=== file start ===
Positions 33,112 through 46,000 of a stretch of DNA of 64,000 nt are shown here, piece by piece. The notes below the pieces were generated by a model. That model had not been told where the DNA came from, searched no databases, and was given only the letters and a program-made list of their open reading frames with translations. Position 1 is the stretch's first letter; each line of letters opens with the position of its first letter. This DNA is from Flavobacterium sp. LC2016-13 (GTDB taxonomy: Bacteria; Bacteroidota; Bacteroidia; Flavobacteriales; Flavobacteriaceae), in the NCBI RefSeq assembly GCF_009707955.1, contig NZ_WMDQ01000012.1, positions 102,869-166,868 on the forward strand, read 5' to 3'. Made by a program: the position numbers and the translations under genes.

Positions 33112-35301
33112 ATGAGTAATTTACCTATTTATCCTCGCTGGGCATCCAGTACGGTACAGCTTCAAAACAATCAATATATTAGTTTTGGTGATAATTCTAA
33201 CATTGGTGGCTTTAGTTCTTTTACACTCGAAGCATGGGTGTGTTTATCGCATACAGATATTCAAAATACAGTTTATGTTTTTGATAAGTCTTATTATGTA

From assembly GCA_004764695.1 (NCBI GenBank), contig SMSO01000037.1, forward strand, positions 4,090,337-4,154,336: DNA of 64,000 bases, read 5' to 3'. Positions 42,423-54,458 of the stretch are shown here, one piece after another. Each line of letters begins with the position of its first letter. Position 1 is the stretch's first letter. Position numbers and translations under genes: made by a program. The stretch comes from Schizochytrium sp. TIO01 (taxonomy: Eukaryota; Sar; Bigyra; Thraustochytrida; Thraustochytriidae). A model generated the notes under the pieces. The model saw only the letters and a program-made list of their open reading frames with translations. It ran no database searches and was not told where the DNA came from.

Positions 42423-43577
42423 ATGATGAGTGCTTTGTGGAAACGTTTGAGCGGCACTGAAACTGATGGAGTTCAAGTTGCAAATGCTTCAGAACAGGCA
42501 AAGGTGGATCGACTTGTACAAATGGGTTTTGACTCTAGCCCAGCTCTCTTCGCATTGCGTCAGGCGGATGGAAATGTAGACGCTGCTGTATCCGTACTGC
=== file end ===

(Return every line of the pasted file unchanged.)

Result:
Positions 33,112 through 46,000 of a stretch of DNA of 64,000 nt are shown here, piece by piece. The notes below the pieces were generated by a model. That model had not been told where the DNA came from, searched no databases, and was given only the letters and a program-made list of their open reading frames with translations. Position 1 is the stretch's first letter; each line of letters opens with the position of its first letter. This DNA is from Flavobacterium sp. LC2016-13 (GTDB taxonomy: Bacteria; Bacteroidota; Bacteroidia; Flavobacteriales; Flavobacteriaceae), in the NCBI RefSeq assembly GCF_009707955.1, contig NZ_WMDQ01000012.1, positions 102,869-166,868 on the forward strand, read 5' to 3'. Made by a program: the position numbers and the translations under genes.

Positions 33112-35301
33112 ATGAGTAATTTACCTATTTATCCTCGCTGGGCATCCAGTACGGTACAGCTTCAAAACAATCAATATATTAGTTTTGGTGATAATTCTAA
33201 CATTGGTGGCTTTAGTTCTTTTACACTCGAAGCATGGGTGTGTTTATCGCATACAGATATTCAAAATACAGTTTATGTTTTTGATAAGTCTTATTATGTA

From assembly GCA_004764695.1 (NCBI GenBank), contig SMSO01000037.1, forward strand, positions 4,090,337-4,154,336: DNA of 64,000 bases, read 5' to 3'. Positions 42,423-54,458 of the stretch are shown here, one piece after another. Each line of letters begins with the position of its first letter. Position 1 is the stretch's first letter. Position numbers and translations under genes: made by a program. The stretch comes from Schizochytrium sp. TIO01 (taxonomy: Eukaryota; Sar; Bigyra; Thraustochytrida; Thraustochytriidae). A model generated the notes under the pieces. The model saw only the letters and a program-made list of their open reading frames with translations. It ran no database searches and was not told where the DNA came from.

Positions 42423-43577
42423 ATGATGAGTGCTTTGTGGAAACGTTTGAGCGGCACTGAAACTGATGGAGTTCAAGTTGCAAATGCTTCAGAACAGGCA
42501 AAGGTGGATCGACTTGTACAAATGGGTTTTGACTCTAGCCCAGCTCTCTTCGCATTGCGTCAGGCGGATGGAAATGTAGACGCTGCTGTATCCGTACTGC